As I previously noted, the Gululu Kickstarter just launched, so these little beauties arenít available to the general public yet. Fortunately for me, I'm not the general public -- I'm not called Max the Magnificent for nothing -- so the folks at Gululu kindly sent me one of these little scamps to play with.
My first pre-out-of-the-box impression was that the box itself was beautifully illustrated. It's rare that you find yourself pausing to admire the packaging when all you really want to do is play with the contents.
(Source: Max Maxfield / EETimes.com)
When you do open the box, you find your Gululu, which -- it has to be said -- has a really good look and feel to it. Not shown in this image is the wireless charging station and associated USB cable that's used to connect the charging station to a wall-wart USB power adapter.
(Source: Max Maxfield / EETimes.com)
It didnít take long to download the app to my iPad and set things up. I did run into a couple of niggles, such as the fact that there was no obvious way to select between pounds and kilograms (which are the default). Also, there was the fact that the maximum weight allowed was 100 kg and the earliest birth year to which I could wind things back was 1970. Neither of these latter points would be issues for typical kids, but I can envisage special needs kids heavier than 100 kg and/or special needs adults older than 46 years feeling excluded.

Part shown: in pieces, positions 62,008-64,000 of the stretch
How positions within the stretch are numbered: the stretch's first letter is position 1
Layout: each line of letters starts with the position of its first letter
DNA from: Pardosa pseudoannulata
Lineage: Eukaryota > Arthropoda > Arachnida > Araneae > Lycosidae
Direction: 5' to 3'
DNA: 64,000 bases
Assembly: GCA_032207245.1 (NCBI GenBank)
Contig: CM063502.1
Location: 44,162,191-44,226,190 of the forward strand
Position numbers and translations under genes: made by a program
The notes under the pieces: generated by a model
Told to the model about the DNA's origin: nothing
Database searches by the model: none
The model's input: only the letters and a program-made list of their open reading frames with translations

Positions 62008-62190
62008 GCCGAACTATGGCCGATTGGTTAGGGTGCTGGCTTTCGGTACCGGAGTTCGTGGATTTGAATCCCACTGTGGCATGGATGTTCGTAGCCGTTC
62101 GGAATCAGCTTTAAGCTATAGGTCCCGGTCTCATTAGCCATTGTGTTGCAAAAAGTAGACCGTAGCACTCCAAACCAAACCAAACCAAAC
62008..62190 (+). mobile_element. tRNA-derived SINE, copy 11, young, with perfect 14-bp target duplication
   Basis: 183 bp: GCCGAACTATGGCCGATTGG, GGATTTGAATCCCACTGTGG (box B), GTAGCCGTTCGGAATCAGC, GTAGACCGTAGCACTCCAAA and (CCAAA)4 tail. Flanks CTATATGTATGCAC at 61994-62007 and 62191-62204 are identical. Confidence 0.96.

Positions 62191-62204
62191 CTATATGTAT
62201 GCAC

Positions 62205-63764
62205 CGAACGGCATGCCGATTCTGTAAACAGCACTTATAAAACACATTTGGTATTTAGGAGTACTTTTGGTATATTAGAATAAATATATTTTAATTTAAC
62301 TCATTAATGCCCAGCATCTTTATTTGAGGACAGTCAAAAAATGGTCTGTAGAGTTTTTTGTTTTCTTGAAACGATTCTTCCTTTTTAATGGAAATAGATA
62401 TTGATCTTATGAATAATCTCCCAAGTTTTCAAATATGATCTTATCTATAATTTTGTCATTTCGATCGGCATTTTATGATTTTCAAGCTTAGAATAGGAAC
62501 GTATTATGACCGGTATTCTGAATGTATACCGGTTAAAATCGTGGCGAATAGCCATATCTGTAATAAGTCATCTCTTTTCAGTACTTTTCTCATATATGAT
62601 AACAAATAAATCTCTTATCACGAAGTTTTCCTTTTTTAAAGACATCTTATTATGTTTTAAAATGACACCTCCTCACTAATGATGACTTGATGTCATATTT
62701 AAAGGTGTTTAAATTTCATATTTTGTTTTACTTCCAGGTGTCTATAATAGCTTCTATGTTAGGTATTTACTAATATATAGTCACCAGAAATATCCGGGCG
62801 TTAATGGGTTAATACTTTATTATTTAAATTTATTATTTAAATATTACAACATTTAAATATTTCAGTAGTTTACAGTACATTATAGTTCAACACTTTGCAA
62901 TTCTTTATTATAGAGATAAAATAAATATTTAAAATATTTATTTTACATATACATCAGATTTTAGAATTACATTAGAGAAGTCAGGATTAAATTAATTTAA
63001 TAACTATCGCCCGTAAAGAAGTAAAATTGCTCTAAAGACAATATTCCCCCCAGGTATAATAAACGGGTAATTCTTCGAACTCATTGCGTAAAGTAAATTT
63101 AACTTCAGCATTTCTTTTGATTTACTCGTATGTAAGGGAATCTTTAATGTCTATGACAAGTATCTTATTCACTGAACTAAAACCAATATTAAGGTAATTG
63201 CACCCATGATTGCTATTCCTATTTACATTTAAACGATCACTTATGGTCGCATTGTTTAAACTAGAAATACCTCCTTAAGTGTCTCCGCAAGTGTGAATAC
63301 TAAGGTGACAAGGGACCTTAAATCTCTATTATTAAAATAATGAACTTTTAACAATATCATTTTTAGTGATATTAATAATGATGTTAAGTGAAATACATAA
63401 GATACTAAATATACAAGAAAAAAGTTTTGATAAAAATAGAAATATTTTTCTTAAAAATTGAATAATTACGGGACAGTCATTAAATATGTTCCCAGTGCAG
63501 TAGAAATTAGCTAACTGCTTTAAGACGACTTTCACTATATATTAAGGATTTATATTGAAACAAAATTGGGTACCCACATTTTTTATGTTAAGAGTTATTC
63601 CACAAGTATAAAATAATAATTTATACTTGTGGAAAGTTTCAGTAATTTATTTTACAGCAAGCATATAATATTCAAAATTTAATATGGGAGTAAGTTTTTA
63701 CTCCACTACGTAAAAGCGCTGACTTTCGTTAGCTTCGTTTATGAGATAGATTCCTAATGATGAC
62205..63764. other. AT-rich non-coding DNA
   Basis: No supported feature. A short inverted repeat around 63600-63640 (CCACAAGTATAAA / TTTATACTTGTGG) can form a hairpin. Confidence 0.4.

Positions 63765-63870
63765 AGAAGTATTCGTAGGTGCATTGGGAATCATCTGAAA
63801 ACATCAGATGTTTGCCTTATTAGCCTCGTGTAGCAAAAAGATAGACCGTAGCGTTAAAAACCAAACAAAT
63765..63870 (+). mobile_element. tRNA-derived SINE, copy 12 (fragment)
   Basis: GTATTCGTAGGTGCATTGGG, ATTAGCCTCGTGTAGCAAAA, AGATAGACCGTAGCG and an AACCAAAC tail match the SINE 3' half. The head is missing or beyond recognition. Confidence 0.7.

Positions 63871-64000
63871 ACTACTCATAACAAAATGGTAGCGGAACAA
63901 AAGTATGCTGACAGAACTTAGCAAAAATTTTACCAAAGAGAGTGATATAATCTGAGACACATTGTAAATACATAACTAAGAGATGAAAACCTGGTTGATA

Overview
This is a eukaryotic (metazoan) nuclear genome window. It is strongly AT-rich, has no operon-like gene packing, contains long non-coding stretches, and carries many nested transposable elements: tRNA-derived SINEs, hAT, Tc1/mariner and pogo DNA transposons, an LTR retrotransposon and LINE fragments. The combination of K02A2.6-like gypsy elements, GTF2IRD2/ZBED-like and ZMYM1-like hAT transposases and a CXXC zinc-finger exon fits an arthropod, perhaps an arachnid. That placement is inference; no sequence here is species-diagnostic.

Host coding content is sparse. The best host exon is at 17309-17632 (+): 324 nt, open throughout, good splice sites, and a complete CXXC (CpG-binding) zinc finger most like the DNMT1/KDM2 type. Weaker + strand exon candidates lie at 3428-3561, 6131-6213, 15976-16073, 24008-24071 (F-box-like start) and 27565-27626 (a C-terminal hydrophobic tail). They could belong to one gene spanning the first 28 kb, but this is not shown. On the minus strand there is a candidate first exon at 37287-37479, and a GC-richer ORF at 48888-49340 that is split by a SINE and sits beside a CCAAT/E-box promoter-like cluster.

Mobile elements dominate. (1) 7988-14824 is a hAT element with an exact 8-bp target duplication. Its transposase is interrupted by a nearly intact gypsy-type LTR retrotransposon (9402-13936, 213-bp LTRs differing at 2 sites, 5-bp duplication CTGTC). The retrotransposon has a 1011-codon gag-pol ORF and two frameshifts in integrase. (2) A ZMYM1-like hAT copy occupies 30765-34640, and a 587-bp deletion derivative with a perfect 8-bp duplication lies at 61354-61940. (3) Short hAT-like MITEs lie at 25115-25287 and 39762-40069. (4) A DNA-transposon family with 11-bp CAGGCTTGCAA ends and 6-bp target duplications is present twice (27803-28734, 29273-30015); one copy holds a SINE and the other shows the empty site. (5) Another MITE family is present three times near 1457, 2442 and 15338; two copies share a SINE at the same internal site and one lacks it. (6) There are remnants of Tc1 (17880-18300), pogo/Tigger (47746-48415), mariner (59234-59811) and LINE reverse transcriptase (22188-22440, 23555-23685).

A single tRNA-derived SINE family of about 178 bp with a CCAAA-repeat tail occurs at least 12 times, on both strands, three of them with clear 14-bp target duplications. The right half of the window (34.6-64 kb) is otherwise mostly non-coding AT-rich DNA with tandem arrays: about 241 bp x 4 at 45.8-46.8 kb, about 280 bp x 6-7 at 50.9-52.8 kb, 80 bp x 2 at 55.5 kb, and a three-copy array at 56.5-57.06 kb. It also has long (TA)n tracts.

The main thing here is that I donít see any reason for having these limits. I communicated this back to the Gululu folks who replied that, although the hardware is pretty much locked down now, they are still working on the software, so I live in hopes that these niggles will become ex-niggles.
Meanwhile, the display offers great resolution and the color graphics and animations are beautifully rendered. As soon as you pick the bottle up or press the button above the display, the screen turns on and you get to see the creature you selected appear on the display, after which you start interacting with the little scallywag.
But does this work? Will the Gululu actually persuade kids to drink more water? Well, I canít speak for other kids, but it's certainly working with me. I've been drinking far too much coffee recently. Now, instead of another Cup of Joe, I tend to fill my Gululu with water because it's nice to receive a cheerful "thumbs up" from my creature when I take a quaff.
The thing that really amazes me is when you think of the computing power, display technology, and wireless technology involved in all of this. If I ever get my time machine working and take my Gululu back to 1975 when I graduated high school, my friends wouldnít believe their eyes (because they weren't used to seeing me wearing Hawaiian shirts back in those days LOL).
It appears to be very sturdy indeed -- it has a really good/rugged "feel" to it and I have the impression it would survive typical kid-level interactions involving a lot of dropping and banging and general rough-and-tumble.